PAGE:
'Wildlife' offers a complex, insightful portrait of a 1960 family
By Ronnie Wisdom
It's 1960, Great Falls, Montana, with beautiful Big Sky country obscured by smoke from nearby forest fires. The descriptions and sole visualization of the flames provide an apt, alarming metaphor for the Brinson family in conflict and crisis at the center of the film "Wildlife." Husband Jerry has moved wife Jeanette, called Jeanie, and 14-year-old Joe to this small town.
Yet another in a series of displacements initiated by a headstrong Jerry, he asserts his problem is he's too well liked. What we see is a man who thinks he makes the rules. In his job as a golf pro, he's bet with the clients and gets fired. Offered it back, he refuses to work with people like that and, impulsively, heads off to fight fires, no experience notwithstanding. The lion's share of "Wildlife" then centers on Jeanie's and Joe's reactions to their abandonment and predicament.
She gets a job as a swim instructor, Joe as an assistant at a photo studio. What unfolds is both of them struggling with their anger, resentment, and loneliness, most of this presented as Joe repeatedly attempts to make sense of his and his mother's difficulties. Jeanie flirts with Warren Miller, a middle-aged owner of a successful car dealership. But she insistently drags Joe into her attempts to find her voice and to make him confront who and what his father is. She drives him to the front lines of the fires, for example, asking, "What kind of man abandons his family for this?"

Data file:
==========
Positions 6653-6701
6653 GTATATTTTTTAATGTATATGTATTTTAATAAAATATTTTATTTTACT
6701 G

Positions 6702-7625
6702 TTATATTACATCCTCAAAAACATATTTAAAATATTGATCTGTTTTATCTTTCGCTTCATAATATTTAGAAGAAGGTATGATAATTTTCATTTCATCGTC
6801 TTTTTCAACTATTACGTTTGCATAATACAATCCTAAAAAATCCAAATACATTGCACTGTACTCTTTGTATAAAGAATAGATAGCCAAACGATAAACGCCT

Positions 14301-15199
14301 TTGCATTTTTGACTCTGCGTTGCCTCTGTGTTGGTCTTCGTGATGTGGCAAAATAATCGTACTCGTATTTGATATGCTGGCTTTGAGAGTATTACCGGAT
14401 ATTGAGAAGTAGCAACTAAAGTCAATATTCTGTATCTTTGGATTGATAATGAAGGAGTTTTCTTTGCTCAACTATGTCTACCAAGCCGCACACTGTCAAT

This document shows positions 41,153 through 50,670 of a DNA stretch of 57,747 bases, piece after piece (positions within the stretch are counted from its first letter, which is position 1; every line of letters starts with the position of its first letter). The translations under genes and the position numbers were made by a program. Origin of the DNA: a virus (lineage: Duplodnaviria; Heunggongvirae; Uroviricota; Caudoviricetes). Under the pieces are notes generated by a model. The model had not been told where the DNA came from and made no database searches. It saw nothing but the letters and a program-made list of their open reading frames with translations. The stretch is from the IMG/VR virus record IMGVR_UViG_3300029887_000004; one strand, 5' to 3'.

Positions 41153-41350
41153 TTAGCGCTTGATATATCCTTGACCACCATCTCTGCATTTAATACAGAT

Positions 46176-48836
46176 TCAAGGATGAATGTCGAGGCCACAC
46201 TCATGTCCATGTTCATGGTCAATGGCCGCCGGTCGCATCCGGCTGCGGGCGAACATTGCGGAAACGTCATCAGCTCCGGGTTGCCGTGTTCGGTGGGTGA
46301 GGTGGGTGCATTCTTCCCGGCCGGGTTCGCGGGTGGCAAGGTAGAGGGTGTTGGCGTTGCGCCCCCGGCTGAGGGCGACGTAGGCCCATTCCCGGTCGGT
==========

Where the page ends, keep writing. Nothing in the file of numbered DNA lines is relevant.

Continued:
All in the present tense with no voiceover narration, the immediacy takes hold from the first scene to the last, all filtered convincingly through Joe's difficulties comprehending his deeply flawed parents, in other words, real human beings. But he has to grow up very early.
Jake Gyllenhaal as Jerry, Carey Mulligan as Jeanette and newcomer Ed Oxenbould as Joe deliver an acting seminar of the highest order, and first-time director Paul Dano invites us to watch and contemplate along with Joe. In addition, this is the best role for a woman in years as 34-year-old Jeanie thrashes about, complex, sexual, finding her voice in a world that doesn't encourage it. Adapted from Richard Ford's book of the same name, Dano and his partner Zoe Kazan have made one of the most insightful, deeply intelligent, and profoundly moving films of the year in "Wildlife."
At Landmark's Plaza Frontenac Cinema.